Perhaps Kelly is underemployed right now because she's having pregnancy related issues she doesn't care to share with you.  Don't assume.

Kelly has been working this same job for years. She loves it. But she barely works or makes money. She loves it because it isn't hard work. It's not due to pregnancy.  She left a higher paying job for this easy job years ago. The other job had her busy and working 40 hours like a regular person. She didn't like the structure, pressure, or schedule, so she left for a casual 32 hour a week job. That's the job she has now. She took a pay cut. Husband only works 9 months in the year, doesn't take on extra to make ends meet. She told me herself he sits and plays video games for three months and waits for his job to start again. 

 

I'm glad they are happy. Maybe I'm judging. But that is the life they are choosing, so they shouldn't complain that they live in his parents house and she constantly thinks the parents should give, give, give, to them. His parents don't charge them for rent or anything in the house. 

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I think it's fine when parents have influence.  Mine does -my dad passed away and I just saw my mom first time since Feb. 2020.  I'm 55, she's 87.  I put great stock in her wisdom, insights, opinions.  She's amazing.  Influence -yes -control - no.  There's a difference in my mind. We talked a lot about parenting and yes when she said I looked tired, I took that to heart more than if it was a friend -she's my mother.  She knows when I'm not taking the best care of myself!

I think controlling is bad of course but influence - I mean sure, depending.

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2 minutes ago, Batya33 said:

I think it's fine when parents have influence.  Mine does -my dad passed away and I just saw my mom first time since Feb. 2020.  I'm 55, she's 87.  I put great stock in her wisdom, insights, opinions.  She's amazing.  Influence -yes -control - no.  There's a difference in my mind. We talked a lot about parenting and yes when she said I looked tired, I took that to heart more than if it was a friend -she's my mother.  She knows when I'm not taking the best care of myself!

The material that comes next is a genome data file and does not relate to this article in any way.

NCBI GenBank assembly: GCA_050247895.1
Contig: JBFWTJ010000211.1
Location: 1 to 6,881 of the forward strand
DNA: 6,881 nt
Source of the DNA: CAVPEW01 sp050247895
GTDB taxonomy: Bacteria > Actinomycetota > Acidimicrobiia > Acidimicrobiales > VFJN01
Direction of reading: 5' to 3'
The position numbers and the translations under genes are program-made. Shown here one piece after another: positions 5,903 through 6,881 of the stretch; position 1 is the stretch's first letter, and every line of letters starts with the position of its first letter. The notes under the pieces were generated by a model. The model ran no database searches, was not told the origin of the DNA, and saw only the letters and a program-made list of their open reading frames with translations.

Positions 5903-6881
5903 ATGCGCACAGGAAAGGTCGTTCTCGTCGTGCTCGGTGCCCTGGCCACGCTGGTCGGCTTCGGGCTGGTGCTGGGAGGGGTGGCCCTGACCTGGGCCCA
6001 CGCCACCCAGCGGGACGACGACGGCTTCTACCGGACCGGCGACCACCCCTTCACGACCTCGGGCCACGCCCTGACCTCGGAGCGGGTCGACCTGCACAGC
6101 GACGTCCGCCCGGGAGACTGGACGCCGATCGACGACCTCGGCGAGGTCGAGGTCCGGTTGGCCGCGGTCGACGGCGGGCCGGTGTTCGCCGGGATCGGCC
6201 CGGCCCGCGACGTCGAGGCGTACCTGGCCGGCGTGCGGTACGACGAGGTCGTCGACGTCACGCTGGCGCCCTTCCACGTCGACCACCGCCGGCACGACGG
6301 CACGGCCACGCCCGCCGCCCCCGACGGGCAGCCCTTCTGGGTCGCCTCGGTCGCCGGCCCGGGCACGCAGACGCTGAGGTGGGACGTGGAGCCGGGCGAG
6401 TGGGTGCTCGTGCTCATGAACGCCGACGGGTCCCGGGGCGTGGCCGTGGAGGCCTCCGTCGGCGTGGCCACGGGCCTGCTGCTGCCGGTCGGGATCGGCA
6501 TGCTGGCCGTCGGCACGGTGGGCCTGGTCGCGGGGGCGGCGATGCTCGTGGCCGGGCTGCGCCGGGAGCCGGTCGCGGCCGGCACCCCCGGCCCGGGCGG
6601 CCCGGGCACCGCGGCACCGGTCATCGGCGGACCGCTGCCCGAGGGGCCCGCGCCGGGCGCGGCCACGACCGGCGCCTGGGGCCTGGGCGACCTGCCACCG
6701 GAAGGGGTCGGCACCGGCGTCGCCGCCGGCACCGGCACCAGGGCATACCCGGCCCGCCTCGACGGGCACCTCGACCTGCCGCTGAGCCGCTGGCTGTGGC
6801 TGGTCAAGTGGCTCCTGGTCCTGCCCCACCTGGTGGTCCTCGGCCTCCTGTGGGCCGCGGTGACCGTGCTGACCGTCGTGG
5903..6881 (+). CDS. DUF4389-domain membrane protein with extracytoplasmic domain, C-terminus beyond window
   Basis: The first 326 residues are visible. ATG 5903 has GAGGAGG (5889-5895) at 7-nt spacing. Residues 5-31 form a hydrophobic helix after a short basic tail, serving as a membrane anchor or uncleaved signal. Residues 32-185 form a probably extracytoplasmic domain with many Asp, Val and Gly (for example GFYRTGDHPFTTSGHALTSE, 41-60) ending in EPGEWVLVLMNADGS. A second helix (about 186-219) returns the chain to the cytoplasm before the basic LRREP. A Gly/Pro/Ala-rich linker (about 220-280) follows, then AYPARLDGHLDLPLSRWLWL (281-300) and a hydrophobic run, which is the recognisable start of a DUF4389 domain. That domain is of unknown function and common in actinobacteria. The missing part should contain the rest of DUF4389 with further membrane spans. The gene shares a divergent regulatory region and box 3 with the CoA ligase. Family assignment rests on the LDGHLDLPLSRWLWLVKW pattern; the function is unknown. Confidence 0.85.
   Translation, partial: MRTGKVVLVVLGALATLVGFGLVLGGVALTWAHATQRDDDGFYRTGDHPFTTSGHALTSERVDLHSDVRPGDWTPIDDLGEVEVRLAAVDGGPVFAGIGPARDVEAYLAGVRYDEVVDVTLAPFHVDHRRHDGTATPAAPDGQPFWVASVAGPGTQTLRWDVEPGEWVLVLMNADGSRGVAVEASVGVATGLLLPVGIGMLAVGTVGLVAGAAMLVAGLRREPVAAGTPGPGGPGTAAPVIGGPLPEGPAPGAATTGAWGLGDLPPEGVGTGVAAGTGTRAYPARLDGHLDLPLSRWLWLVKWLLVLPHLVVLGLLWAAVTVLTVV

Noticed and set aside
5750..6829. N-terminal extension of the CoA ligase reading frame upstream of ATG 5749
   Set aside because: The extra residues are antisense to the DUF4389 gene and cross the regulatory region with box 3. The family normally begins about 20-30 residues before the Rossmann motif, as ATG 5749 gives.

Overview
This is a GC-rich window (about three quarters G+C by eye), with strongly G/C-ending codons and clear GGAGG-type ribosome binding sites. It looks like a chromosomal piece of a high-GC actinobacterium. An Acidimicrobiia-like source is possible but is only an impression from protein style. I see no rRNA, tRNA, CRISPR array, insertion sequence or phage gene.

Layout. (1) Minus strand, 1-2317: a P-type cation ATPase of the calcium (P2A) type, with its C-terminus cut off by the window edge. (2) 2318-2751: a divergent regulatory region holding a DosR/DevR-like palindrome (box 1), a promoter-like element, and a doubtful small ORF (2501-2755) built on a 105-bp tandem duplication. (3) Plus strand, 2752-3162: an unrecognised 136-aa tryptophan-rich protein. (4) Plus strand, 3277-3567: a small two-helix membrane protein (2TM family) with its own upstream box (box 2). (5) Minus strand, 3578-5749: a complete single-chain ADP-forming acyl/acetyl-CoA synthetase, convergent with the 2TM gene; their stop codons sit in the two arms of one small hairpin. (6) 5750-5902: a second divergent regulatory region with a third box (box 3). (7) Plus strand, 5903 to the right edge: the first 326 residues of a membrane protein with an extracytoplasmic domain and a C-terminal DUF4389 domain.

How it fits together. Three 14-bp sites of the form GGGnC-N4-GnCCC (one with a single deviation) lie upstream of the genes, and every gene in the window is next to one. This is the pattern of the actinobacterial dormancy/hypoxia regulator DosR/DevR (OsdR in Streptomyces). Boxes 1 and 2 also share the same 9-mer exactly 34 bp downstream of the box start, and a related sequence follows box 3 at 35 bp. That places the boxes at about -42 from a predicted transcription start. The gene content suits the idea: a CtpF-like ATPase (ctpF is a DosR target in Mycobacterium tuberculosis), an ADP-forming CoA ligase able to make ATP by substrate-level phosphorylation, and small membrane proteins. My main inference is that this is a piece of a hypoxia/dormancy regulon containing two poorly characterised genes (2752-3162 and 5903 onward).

I think controlling is bad of course but influence - I mean sure, depending.

If my mom said I looked tired and thought I should rest more, I call that caring. 

If I go to my mom's house, she controls what I eat by telling me to put snacks away,bring firm, even taking it and closing it herself. I find this controlling. 

She just always has a comment about everything. She made a fuss once because I wanted to hang a clock at MY house higher than she likes on the wall. She made comment after comment after comment. Even though I said I liked it. 

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5 minutes ago, Alex39 said:

Kelly has been working this same job for years. She loves it. But she barely works or makes money. She loves it because it isn't hard work. It's not due to pregnancy.  

Please stop making these broad assumptions -even if she told you that or you think she did.  A number of people assumed I'd be back at work after 4 days of maternity leave.  That's how they thought they knew me -that was my impression I gave -I never ever said that or implied that because it wasn't true.  I was fairly certain I wanted to be a full time mom and I was for the first 7.5 years.  

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1 minute ago, Alex39 said:

If my mom said I looked tired and thought I should rest more, I call that caring. 

If I go to my mom's house, she controls what I eat by telling me to put snacks away,bring firm, even taking it and closing it herself. I find this controlling. 

She just always has a comment about everything. She made a fuss once because I wanted to hang a clock at MY house higher than she likes on the wall. She made comment after comment after comment. Even though I said I liked it. 

As the late Dr. Joy Browne used to say -be cheerful and stupid when people cross boundaries "oh, really? thanks so much for your suggestion! I'll think about it, thanks!" And then move along.  It's hard as a parent sometimes not to hover -even with an adult child -I have to restrain myself as I did when we visited my mom - she let my son take too much cereal/fruit/toppings in the morning -too much meaning I knew he wouldn't finish/waste food.  But they were having such a blast "making cereal" I told myself to let it go and left them to their fun.  

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1 minute ago, Batya33 said:

Please stop making these broad assumptions -even if she told you that or you think she did.  A number of people assumed I'd be back at work after 4 days of maternity leave.  That's how they thought they knew me -that was my impression I gave -I never ever said that or implied that because it wasn't true.  I was fairly certain I wanted to be a full time mom and I was for the first 7.5 years.  

Kelly said she really wants to stay home for good.  She carries the health insurance. So I convinced her to keep this job. I asked her what she'd do if they didn't have medical insurance with a baby. Her husband can't get any. She said "Oh we'll just go on state aid, welfare."

I just have a different mindset. I like to work, will work, and will only be a stay at home mom if my husband can support myself and children. Her husband making around $15,000 a year, no benefits, isn't enough to support three humans where we live. They have two cars. And they want a house. It's just isnt realistic.